Potato nests

If I could only eat one thing for the rest of my life, it would be pasta al pomodoro. But if that wasn’t on the menu, then I’d probably choose something that incorporates potatoes.

I love potatoes. I love baked sweet potatoes with a big slab of butter and Maldon salt and crispy cubes of roasted Yukons tossed with hard herbs. I love baby boiled potatoes cooked in an obscene amount of salt water so that each piece tastes perfectly seasoned through to the core. I love José Pizarro’s salt-crusted fingerlings with cilantro mojo, an excellent appetizer that takes boiled baby potatoes to the next level. And I love potato chips. My God, do I love potato chips.

One of my client’s also really likes potatoes. I make these potato nests for him quite often, and they belong in the Potato Hall of Fame. I especially like to snack on the crispy odd bits as they come out of the oil. I usually end up eating three or four nests worth of scraps. Eek! Oddly enough, they also hold up quite nicely in the fridge. I think it’s kinda like how cold pizza is a delightful indulgence in its own right — an entirely different dish from its predecessor, but no less delicious.

These potato nests are like shredded bundles of fried potato shoestrings. Do I have your attention? You’ll note a decidedly short ingredient list. The recipe is a blank canvas onto which you can free to improvise additions like adding a handful of chopped herbs (chives, dill and parsley are nice) or shredded carrots or beets. But I caution against getting too fussy with it. I tend to err on the side of keeping it simple, and here simplicity will not disappoint.

I like to serve these with a spoonful of crème fraiche that’s been mixed a grated garlic clove and a squeeze of lemon. If you’re feeling real fancy, you could add a dollop of caviar and no one would complain.

Potato nests

  • Servings: 4-6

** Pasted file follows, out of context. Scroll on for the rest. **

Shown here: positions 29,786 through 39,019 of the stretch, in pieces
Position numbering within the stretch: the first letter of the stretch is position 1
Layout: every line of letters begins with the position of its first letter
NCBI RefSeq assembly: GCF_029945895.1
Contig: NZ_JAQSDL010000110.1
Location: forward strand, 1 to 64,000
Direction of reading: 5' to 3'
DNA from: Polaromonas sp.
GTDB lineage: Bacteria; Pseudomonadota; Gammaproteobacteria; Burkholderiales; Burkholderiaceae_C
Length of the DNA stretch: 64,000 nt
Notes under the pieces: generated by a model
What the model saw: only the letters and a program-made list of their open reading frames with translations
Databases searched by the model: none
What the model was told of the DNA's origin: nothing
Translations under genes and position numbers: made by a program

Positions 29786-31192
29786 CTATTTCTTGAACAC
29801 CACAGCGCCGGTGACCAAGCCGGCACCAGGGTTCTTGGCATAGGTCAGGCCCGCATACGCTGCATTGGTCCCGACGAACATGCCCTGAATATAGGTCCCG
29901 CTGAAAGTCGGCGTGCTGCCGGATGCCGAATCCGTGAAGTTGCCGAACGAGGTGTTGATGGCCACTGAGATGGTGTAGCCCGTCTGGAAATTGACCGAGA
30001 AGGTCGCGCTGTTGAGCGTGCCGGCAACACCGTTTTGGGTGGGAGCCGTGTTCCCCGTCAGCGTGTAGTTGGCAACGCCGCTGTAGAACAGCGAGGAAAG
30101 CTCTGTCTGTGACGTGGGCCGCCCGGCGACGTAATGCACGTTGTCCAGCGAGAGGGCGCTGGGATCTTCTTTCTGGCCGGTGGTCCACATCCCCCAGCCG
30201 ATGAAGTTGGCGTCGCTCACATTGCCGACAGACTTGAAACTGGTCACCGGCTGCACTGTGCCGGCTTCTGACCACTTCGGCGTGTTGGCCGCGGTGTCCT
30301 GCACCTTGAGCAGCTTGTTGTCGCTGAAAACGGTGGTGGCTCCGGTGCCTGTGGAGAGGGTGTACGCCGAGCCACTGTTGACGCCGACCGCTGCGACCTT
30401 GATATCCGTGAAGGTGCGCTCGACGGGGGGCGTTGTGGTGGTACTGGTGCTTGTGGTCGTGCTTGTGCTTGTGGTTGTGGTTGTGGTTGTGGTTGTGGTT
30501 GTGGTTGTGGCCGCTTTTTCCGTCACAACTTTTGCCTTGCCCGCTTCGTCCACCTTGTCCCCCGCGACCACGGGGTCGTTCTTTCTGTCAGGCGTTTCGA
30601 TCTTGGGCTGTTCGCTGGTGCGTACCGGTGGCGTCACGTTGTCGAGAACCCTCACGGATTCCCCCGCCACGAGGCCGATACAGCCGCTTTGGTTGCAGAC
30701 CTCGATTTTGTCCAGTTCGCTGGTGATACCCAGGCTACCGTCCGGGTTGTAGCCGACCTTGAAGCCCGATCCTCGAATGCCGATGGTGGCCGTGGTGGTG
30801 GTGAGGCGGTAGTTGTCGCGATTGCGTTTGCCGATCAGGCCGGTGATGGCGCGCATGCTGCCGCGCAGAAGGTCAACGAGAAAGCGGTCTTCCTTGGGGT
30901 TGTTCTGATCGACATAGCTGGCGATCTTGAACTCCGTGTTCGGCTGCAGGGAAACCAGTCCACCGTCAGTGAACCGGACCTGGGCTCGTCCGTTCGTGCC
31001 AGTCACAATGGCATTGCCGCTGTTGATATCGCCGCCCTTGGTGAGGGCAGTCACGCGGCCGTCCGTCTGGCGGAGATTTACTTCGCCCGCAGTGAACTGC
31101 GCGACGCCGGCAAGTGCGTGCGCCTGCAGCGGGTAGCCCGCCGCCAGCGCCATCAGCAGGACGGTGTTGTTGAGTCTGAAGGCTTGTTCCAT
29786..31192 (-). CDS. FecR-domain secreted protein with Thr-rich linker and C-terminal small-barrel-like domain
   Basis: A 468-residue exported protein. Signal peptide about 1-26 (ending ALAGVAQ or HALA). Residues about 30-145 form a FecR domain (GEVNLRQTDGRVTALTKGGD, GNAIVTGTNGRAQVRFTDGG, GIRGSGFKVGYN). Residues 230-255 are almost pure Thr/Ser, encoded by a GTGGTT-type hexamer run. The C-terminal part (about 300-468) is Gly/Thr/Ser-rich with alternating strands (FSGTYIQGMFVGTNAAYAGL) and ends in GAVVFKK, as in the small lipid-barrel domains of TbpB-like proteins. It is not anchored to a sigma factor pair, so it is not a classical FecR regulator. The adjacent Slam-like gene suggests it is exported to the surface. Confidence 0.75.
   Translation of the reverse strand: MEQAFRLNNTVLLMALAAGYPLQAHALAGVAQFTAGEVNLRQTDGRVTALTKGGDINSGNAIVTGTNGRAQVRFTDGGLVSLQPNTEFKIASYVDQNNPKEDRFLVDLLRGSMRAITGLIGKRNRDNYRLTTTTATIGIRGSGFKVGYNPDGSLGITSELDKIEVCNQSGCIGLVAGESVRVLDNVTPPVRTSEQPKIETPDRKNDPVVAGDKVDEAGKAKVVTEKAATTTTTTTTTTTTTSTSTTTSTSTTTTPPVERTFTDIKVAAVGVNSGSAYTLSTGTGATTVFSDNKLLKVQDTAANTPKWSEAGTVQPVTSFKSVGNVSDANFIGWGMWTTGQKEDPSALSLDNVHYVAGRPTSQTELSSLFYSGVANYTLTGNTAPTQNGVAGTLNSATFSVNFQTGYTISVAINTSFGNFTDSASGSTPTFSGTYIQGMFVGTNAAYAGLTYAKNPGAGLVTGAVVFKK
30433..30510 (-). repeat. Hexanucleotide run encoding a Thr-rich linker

• Difficulty: medium
  • Print

  • 600 g shredded Idaho potatoes (roughly 3 large potatoes)
  • 90 g brown rice flour
  • 2 t kosher salt
  • Couple grinds black pepper
  • Couple scraps of fresh nutmeg on microplane
  • Roughly 1 C grapeseed or sunflower oil

Mix together the shredded potatoes, brown rice flour, salt, pepper and nutmeg. Work quickly as the potatoes will begin to oxidize after they’ve been shredded.

In a medium sized, high-sided skillet, add enough oil to come up about ½” and heat the oil over medium flame. The oil is ready when you a small scoop of shredded potato sizzles when it hits the oil. If not, let it heat a bit more.

Scoop small spoonfuls of shredded potato into the oil. I use a small ice cream scooper to portion the potatoes into the oil, but you could easily use a spoon. Once the potato hits the oil, spread the top a bit so you get a more flat disc as opposed to mini-mountain. This ensure even cooking.

Once the potatoes are browned, roughly 2 minutes, flip them over, taking care not to burn yourself with hot oil. If they’re coloring too quickly, adjust the heat.

Transfer to a sheet tray with a rack to drain excess oil. Try not to eat them all as you fry.

Top and serve or store for later snacking. Refrigerating will make them softer but not inedible. Think cold pizza

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A soup for later

This recipe isn’t exactly spring-friendly, but I just can’t help myself because it is so. damn. good. Bookmark it for next winter when the days get short and hope is spare. Or swap out the squash for zucchini, make it today and let it rest overnight in the fridge to serve the following afternoon at room temperature with heaps of crusty bread for sopping (or as stand-ins for spoons).

The soup is from Lucca, a charming Renaissance town in northwest Tuscany nuzzled close to the Tyrrhenian Sea. I once took a day trip to Lucca with a photographer friend, and as we roamed the city we stumbled on an ad hoc antiques sale in the middle of the street. The vendor had a vast collection of beautiful, ornate dressers and mirrors leaned against buildings waiting patiently to be purchased. It looked like a photo shoot for Architectural Digest.

My friend Maddie introduced me to this recipe earlier this month. We collaborated on an olive-oil themed dinner and included this soup on our menu. Frantoio means olive press or olive mill, so frantoiano refers to the person who makes olive oil. It is said that this is a soup for the olive oil artisan, a blank canvas of cooked amalgamated vegetables that’s just begging for large, swift brush strokes of freshly pressed olive oil.